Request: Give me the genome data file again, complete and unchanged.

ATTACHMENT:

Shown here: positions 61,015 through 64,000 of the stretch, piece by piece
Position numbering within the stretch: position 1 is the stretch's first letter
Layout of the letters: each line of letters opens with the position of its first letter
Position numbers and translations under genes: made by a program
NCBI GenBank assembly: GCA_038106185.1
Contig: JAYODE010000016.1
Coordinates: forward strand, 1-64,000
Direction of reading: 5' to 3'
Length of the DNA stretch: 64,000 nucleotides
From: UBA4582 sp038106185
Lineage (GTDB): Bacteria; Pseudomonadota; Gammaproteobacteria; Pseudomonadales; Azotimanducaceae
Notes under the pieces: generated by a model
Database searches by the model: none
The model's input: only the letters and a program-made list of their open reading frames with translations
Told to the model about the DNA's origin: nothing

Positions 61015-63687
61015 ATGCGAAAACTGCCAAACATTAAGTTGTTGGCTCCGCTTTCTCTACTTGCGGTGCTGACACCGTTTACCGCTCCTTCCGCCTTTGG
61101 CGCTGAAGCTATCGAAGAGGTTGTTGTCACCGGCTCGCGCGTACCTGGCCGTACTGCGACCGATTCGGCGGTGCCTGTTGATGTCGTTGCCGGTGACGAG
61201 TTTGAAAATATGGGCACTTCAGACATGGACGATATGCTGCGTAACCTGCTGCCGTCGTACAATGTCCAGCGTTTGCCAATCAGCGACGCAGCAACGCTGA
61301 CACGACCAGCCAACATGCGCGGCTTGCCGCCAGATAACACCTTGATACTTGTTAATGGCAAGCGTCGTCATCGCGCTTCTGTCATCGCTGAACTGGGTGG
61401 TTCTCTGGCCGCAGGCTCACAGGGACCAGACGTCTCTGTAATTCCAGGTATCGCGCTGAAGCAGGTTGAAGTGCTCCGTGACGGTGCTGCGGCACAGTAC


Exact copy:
Shown here: positions 61,015 through 64,000 of the stretch, piece by piece
Position numbering within the stretch: position 1 is the stretch's first letter
Layout of the letters: each line of letters opens with the position of its first letter
Position numbers and translations under genes: made by a program
NCBI GenBank assembly: GCA_038106185.1
Contig: JAYODE010000016.1
Coordinates: forward strand, 1-64,000
Direction of reading: 5' to 3'
Length of the DNA stretch: 64,000 nucleotides
From: UBA4582 sp038106185
Lineage (GTDB): Bacteria; Pseudomonadota; Gammaproteobacteria; Pseudomonadales; Azotimanducaceae
Notes under the pieces: generated by a model
Database searches by the model: none
The model's input: only the letters and a program-made list of their open reading frames with translations
Told to the model about the DNA's origin: nothing

Positions 61015-63687
61015 ATGCGAAAACTGCCAAACATTAAGTTGTTGGCTCCGCTTTCTCTACTTGCGGTGCTGACACCGTTTACCGCTCCTTCCGCCTTTGG
61101 CGCTGAAGCTATCGAAGAGGTTGTTGTCACCGGCTCGCGCGTACCTGGCCGTACTGCGACCGATTCGGCGGTGCCTGTTGATGTCGTTGCCGGTGACGAG
61201 TTTGAAAATATGGGCACTTCAGACATGGACGATATGCTGCGTAACCTGCTGCCGTCGTACAATGTCCAGCGTTTGCCAATCAGCGACGCAGCAACGCTGA
61301 CACGACCAGCCAACATGCGCGGCTTGCCGCCAGATAACACCTTGATACTTGTTAATGGCAAGCGTCGTCATCGCGCTTCTGTCATCGCTGAACTGGGTGG
61401 TTCTCTGGCCGCAGGCTCACAGGGACCAGACGTCTCTGTAATTCCAGGTATCGCGCTGAAGCAGGTTGAAGTGCTCCGTGACGGTGCTGCGGCACAGTAC